- Stagger start and end times and group children according to the hours of care needed. For example, one classroom may operate from 8 am to 3 pm, while another classroom runs from 10 am to 6 pm.
- Encourage families to use only the hours of care that they need and to stagger their own schedules when possible to limit their need for childcare outside of the home.
- Consider an adjusted schedule in which 2 teachers overlap for a portion of the day and cover each other’s breaks.
- Have substitutes available in case teachers are sick and consider identifying specific substitutes for classrooms or age groups. Keep in mind that substitutes, like teachers, need to follow all Department of Economic Development Safe Workplace Rules for Essential Employees per Executive Order 7BB.
- Reach out to other open programs for ideas on staffing and scheduling.
8. How can we meet the need for childcare with limited group sizes?
We anticipate a decrease in the demand for childcare due to COVID-19. Communities Collaboratives and/or local early childhood councils are encouraged to consider how they can coordinate supply and demand for care while complying with COVID-19 health and safety requirements. 211 is another resource that can be used to match families to available care in their area.
9. What do we do when local and state guidance conflict?
Programs should defer to the more conservative or stringent guidelines. For example, OEC requires that all childcare programs limit class size to no more than 10 children. But if a local health department has stricter guidance or determines that it is not safe for childcares in that region to be open, then programs must adhere to the local health department’s guidance.
10. What do we do if currently enrolled families have greater need for care than we can provide based on limited group size? How do we decide who to serve?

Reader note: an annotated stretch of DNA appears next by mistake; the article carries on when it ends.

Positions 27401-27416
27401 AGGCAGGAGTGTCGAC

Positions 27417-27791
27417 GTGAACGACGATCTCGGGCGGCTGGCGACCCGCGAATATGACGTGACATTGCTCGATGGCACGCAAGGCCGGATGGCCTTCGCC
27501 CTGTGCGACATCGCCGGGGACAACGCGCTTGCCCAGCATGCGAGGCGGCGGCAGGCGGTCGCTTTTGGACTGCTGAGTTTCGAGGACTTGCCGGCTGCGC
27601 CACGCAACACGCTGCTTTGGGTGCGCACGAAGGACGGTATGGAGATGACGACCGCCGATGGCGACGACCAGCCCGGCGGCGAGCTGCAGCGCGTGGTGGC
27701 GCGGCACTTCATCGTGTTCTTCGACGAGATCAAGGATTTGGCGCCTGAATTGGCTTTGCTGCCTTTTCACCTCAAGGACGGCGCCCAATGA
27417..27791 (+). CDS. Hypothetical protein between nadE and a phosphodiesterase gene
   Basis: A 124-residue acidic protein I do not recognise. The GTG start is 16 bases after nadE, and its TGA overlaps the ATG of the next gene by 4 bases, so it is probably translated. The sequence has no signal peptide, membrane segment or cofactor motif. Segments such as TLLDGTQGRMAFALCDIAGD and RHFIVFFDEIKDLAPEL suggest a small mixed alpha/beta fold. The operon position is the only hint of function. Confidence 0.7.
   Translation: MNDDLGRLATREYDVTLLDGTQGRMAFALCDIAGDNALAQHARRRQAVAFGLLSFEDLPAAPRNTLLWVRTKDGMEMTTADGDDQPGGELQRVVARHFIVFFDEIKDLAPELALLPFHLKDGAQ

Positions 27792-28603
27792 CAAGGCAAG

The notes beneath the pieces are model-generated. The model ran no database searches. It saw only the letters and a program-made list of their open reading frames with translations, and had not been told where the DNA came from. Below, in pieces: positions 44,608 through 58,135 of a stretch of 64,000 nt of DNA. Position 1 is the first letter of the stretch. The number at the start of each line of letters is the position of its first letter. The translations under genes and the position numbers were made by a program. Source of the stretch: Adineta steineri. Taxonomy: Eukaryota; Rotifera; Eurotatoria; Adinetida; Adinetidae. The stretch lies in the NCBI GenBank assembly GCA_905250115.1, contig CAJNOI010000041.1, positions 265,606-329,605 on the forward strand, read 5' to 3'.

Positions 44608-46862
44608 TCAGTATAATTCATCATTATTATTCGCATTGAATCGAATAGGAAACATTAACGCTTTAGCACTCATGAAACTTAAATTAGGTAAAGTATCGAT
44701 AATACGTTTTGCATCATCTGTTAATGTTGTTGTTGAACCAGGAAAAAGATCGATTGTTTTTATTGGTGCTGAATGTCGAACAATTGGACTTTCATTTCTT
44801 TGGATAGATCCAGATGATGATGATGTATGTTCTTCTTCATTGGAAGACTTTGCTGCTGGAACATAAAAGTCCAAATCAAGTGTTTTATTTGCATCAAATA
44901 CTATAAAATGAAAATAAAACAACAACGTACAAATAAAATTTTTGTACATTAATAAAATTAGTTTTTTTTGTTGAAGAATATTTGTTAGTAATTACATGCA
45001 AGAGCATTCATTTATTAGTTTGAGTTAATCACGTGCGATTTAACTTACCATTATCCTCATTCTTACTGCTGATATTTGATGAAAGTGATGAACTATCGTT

Making decisions like these are hard. There is no easy answer as this ultimately depends on your program’s structure, funding, capacity and families’ needs for care. It may help to set up a policy.
11. What are the requirements for physical barriers between groups?
Each group of 10 children must be in a separate space. Spaces may be separated by a full or a half wall. If a program is approved to serve more than 30 children, each group of 10 children needs to be in separate rooms which means that these spaces must be separated by a full wall.
12. Do we need to replace our carpeting with hard floors?
No. Uncarpeted floors — like any hard surfaces — are ideal because they’re easier to sanitize. But CDC’s Guidance for Cleaning and Disinfecting Your Facility contains guidance for cleaning soft surfaces.
13. Can different groups of children use the same bathroom?
Yes. But since programs will be working to keep children from different classrooms apart, providers need to make every effort to have children from different groups use shared bathrooms at different times and to sanitize surfaces between uses.
14. How do we handle use and cleaning of a shared playground?
Individual classrooms (comprised of no more than 10 children) should use the playground at separate times. The CDC states that “the targeted use of disinfectants can be done effectively, efficiently and safely on outdoor hard surfaces and objects frequently touched by multiple people.” We suggest that:
- Providers disinfect hard surfaces on playgrounds between uses by different groups of children or when bodily secretions get on surfaces
- Children should wash hands before and after using the playground
- Hand sanitizer should be available for use if a child sneezes, blows their nose, etc.
- Programs should have a trash receptacle for disposal of soiled tissues, gloves used during sanitizing, etc.
- Programs may consider closing off areas or structures that might be hard to clean.
15. Are children allowed to use sandboxes?